About

"The reluctant Francophile..."

My husband Jack has always wanted to live in Paris and learn French. I thought it would be good for him to achieve his life time dream. Hence, we moved to Paris in 2008. My first year was difficult. I started "missives" to relieve some stress and chronicle my life so friends back in the US could read what I am experiencing. I currently write about my food and travel experiences, which is my passion.

It is definitely a challenge to live here, but each year it gets easier, and quite enjoyable, in large part because I value friendships over locale. I have a love/hate relationship with Paris as do most Parisians, mais La vie est belle (but life is good)!

Friday, February 10, 2012

Albion -- Restaurant review


Albion's extensive wines

Address: 80 rue du faubourg poissonière, 75010
Nearest transport: Métro Poissonière (ligne 7)
Hours: Open lunch/dinner Tuesday-Friday

           Saturday dinner only
Reservations: recommended
Telephone: 01 42 46 02 44

Rating Standards: 5-Stars = Extraordinary; 4-Stars = Excellent; 3-Stars = Average; 2-Stars = Fair; 1-Star = Poor
€ = Inexpensive: 30€ and under; €€ = Moderate: 31€-49€; €€€ = Expensive: €50 -75; €€€€ = Very Expensive: more than €76 (prices based on minimum 2-courses)

1-Bell = Pleasantly quiet (less than 65 decibels); 2-Bells = Can talk easily (65-70); 3-Bells = Talking normally gets difficult (70-75); 4-Bells = Can talk only in raised voices (75-80); BOMB = Too noisy for normal conversation (80+)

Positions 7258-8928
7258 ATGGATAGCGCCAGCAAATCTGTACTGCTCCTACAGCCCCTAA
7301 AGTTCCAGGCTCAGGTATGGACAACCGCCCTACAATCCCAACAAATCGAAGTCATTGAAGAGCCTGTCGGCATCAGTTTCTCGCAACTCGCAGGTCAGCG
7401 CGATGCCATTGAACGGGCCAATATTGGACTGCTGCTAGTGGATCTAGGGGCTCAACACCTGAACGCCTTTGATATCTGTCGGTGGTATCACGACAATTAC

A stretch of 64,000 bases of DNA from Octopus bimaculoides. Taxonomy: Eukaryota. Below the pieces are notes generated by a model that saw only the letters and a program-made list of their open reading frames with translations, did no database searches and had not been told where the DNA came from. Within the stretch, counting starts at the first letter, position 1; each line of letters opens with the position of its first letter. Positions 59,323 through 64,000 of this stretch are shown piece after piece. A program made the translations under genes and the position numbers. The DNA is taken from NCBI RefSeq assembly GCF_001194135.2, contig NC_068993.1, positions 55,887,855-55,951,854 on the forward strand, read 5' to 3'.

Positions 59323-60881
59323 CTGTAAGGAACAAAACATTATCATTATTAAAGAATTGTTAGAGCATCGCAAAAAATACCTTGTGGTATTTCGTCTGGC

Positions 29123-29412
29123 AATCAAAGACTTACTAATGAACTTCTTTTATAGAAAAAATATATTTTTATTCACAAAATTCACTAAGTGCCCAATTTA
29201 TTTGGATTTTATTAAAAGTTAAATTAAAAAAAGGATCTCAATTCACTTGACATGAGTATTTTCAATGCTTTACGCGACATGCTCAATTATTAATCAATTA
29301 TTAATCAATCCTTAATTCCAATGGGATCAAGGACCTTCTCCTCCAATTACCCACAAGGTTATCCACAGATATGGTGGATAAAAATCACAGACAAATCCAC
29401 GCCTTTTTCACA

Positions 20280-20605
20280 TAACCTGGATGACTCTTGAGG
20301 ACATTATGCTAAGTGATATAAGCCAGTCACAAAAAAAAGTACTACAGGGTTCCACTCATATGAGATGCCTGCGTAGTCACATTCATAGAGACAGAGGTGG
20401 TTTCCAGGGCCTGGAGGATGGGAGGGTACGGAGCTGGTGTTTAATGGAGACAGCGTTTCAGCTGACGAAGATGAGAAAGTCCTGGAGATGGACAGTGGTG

4 - Stars............................................. (a la carte)............................................2 - Bell

At the suggestion of a good friend, we went to Albion in the 10eme.  Hayden Clout and Matt Ong are both graduates of the “Fish la Boissonnerie,” a restaurant where I’ve been to a couple of times and have thoroughly enjoyed. .

Nice window frame into the kitchen

My first impression when you walk in, by Parisian standards it is a fairly large restaurant with tall ceilings and big windows along the side that gave it an even larger feel. As you enter there is a large bar to the right and a large wall of different wines along the left side of the walls, which by the way, you can purchase.  And, straight ahead was a short of peek-a-boo large pass-through window where you can see into the kitchen.





It was a cold day in Paris, and we got a table in the middle front of the restaurant close to the door. Not a bad table, but a bit on the drafty side.  We asked Hayden if we could switch tables as soon as one became available.  He accommodated our needs as one became available. .

Hayden is very, very nice and affable. Turns out he’s from Auckland, New Zealand. I mentioned to him I spent almost a month there, and in fact I have family in Christchurch. We chatted a little bit about the beauty of his country and the recent earthquake. And, then we progressed to a discussion of wines.  It felt like I was talking to a friend who I’ve known for years.

As we perused the menu, I noticed its simplicity.  They had a selection of 3-entrées, 4-plats, 1 cheese plate, and 2 desserts.  The menu changes occasionally.  Since Hayden knows his wines, we left the wine selection to his discretion, pairing it with dishes we ordered. I had a special request though, both had to be white, since although I love red wine, I cannot drink it for health reasons.